Saturday, March 15, 2008
But enough of this raving. Here's what bloomed today.
Rainbow knockout with pretty bug (hope he likes aphids)
Mountain Laurel, which is having a boom year all over town.
It would be helpful if I kept better records. I put in four crossvines in two varieties, Dragon Lady and Tangerine Dream. I can't tell which this is even after consulting the hang tags and google search; it's not the usual orange one. Not sure if I like it.
A flop-eared mutabilis.
Wednesday, March 12, 2008
A vine has turned up in my front bed. It’s really pretty so I hope it has some staying power. It’s very delicate; somewhat like cypress vine with pinnate leaves and twining antennae that are as slender as sewing thread. The cerise blossom looks like a sweet pea but is the size of a grain of rice. It’s just as sweet as can be, once you get down on the ground with a magnifying glass and can actually see it. It would make an ideal vine for a pergola at Barbie’s dream house. If this sounds familiar, please let me know what the heck it is. Unless it's some horrible invasive scourge that will suck all the nutrients out of my yard; that I would rather not know. Let me have my illusions.I spent part of this gorgeous spring afternoon in the fascinating garden of Melissa at Zanthan; she generously shared with me some California poppy seedlings (after I boo-hooed that none of my seeds came up). Thanks Melissa and I hope can keep them alive!
Sunday, March 9, 2008
Janet with cactus, an heirloom she brought from our mother's garden.
Flowering black brush acacia at left.
Black brush closeup; smells great.
Amargosa, pretty evergreen and armed with long thorns
Black brush and prickly pear
An arrowhead with broken point
Guayacan, which resembles prostrate rosemary, even has little blue flower (plus thorns...)
Century plant agaves
Skeletons of past century plant blooms
Aptly name, All-thorn or “Corona del Cristo”.
There is a caracara nest at the top of this ladder. This is very large raptor, sometimes called the Mexican eagle. In flight, the bird is beautiful with striking black and white markings. I climbed up the ladder to see if the mother was there. Yes, I'm an idiot. Once I saw she was there, I realized why she was not concerned. Her beak could probably have coldcocked me with one blow.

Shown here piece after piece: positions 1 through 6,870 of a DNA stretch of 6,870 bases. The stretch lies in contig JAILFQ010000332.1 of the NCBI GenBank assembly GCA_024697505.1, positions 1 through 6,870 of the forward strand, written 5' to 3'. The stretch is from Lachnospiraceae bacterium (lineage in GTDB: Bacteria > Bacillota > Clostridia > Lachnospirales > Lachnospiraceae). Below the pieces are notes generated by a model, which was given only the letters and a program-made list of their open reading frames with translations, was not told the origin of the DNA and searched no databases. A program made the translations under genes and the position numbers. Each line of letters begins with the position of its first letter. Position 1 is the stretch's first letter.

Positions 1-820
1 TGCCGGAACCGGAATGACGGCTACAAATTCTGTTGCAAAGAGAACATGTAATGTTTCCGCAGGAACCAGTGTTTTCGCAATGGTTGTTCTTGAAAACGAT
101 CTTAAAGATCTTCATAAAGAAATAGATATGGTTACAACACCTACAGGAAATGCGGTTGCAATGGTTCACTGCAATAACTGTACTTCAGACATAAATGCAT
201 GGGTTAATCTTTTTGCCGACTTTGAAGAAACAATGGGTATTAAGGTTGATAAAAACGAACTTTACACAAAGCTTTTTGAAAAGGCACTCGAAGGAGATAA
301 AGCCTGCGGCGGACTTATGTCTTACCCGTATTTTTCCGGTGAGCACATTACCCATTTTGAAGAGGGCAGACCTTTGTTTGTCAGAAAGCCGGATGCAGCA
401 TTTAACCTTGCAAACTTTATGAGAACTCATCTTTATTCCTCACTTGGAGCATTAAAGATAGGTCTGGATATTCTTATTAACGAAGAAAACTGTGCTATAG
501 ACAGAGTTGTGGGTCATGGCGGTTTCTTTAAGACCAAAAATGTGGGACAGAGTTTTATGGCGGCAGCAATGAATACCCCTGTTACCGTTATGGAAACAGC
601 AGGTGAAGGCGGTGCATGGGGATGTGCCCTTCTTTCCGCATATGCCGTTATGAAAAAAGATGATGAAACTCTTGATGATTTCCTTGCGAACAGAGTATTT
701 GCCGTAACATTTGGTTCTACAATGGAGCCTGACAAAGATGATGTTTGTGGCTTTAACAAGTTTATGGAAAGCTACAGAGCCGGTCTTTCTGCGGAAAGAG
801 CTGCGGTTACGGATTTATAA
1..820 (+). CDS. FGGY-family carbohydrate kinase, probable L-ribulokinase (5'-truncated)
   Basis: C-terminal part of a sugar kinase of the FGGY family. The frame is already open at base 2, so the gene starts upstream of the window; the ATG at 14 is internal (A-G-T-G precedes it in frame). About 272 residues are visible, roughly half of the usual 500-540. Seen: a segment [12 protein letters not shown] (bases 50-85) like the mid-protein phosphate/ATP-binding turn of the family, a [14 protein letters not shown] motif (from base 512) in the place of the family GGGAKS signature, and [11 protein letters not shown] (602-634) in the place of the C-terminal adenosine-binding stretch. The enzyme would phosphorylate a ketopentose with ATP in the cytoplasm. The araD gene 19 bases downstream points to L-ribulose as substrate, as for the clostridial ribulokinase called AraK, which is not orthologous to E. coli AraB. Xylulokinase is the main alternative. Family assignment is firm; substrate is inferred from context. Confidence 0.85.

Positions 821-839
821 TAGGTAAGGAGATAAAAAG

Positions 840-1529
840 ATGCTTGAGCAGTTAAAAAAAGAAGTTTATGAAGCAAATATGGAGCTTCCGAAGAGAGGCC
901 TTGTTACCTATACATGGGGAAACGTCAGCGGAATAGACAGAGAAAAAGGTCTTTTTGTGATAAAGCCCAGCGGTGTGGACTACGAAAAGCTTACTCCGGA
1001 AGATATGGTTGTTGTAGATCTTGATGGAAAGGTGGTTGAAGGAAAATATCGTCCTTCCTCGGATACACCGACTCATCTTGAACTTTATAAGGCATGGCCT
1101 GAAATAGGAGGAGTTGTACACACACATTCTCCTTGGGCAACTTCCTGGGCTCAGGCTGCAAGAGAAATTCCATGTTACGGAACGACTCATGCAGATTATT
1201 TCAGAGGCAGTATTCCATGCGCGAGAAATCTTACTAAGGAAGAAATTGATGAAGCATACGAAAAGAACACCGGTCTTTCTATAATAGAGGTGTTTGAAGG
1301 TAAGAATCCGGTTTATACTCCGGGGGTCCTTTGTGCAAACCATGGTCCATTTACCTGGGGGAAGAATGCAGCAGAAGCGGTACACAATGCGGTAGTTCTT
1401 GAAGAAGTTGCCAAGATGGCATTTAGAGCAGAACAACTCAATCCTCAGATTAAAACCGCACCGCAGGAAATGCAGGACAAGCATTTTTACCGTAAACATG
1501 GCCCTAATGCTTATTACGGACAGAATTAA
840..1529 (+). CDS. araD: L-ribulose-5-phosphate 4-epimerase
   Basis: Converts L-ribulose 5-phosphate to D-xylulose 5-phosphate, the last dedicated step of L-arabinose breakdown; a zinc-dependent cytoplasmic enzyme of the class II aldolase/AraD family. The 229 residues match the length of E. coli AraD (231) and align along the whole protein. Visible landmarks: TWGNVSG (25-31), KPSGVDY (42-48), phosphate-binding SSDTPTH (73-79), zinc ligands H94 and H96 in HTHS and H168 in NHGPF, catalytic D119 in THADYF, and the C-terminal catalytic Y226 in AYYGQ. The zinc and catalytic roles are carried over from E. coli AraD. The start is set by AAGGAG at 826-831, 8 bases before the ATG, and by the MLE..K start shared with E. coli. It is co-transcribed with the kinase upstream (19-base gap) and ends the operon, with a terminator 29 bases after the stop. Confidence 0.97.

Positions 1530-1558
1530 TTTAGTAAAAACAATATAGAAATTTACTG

So of course, once up there, I attempted to get a shot. If you blow this up you can just see her beak to the right of the top of the large stick.
Tuesday, March 4, 2008
Layanee’s post at Ledge and Garden about her father inspired me to write about my own gardening mentor. Barely five feet, my mother Betty McLaren had a personality as big as her adopted
Relentlessly creative, she mastered woodcarving, furniture building, batik, papier maché, oils, embroidery, decoupage, and her true métier, watercolors. My walls are filled with her remarkable paintings of landscapes, San Antonio Fiesta celebrations, Mexican markets, and beach scenes.
But my mother’s largest canvas and her masterwork was her garden. I remember staying home from school one day when I was in the sixth grade (sort of sick but really just needing a mental health day) and enjoying the great luxury of having Mom all to myself. We dug a hole in the back yard, mixed cement, and created a small pond. This was one of three ponds my mother eventually built in her yard. Fish, fountains, pumps, cypress plants, lilies; something was always being transplanted or improved, winding brick paths laid, new beds dug. The patio which started out by the kitchen door, kept growing until it wrapped around the whole side of the house and was filled with hundreds of pots of impatiens, firecracker fern, pentas, twining cypress vine. Her yard was packed with crepe myrtles, trumpet vine, pomegranite, plumbago, oxblood and day lilies, pyracantha, turk's cap, tradescantia, physotegia, elephant ears, philodendron, ferns, and nameless climbing roses. In the mild
Curving beds, no straight angles. Ruthless pruning and getting rid of weak or untidy growth. Patience and the long view. Having a big vision that informs one’s garden plan. Scale, pattern, and texture matter as much or more than flowers. These are some of the things about gardening I learned from my mother.
Sunday, March 2, 2008
That's the name of this OPI nail color and nothing says “spring planting” like this color mixed with a little dirt and set off by oxalis. In the front bed, which is still pretty quiet, the gray germanders and sages yet to break out, I put blackfoot daisy and white nemesia fruticans, both perennials that should withstand the blast furnace placement next to the street. In memory of my mother who loved shrimp plants, I put two by the front door.
Because the deck rose garden was tailing out at both ends without any definition, I planted aspidistras to edge the plot and to create a pedestrian entrance into the side gravel yard. Along with another stand of aspidistras in the empty corner of the deck, the space already looks much better. The west end of the rosebed is still undefined; I want to curve the bed around the paving. This will have to wait until I figure out what to plant.
Looking towards gravel bed; what to plant to screen AC?
I also went crazy and bought a brugmansia. I’ve seen one growing in the ground on Scenic Drive. The tree is about the size of a typical mimosa. Having spent one winter here, admittedly a fairly mild one, I think parts of my yard might qualify as safe. I’m so close to my neighbors and have many closeted sheltered zones. For the time being it’s sitting in a pot looking exotic.
Looking to the back; big remodel going up behind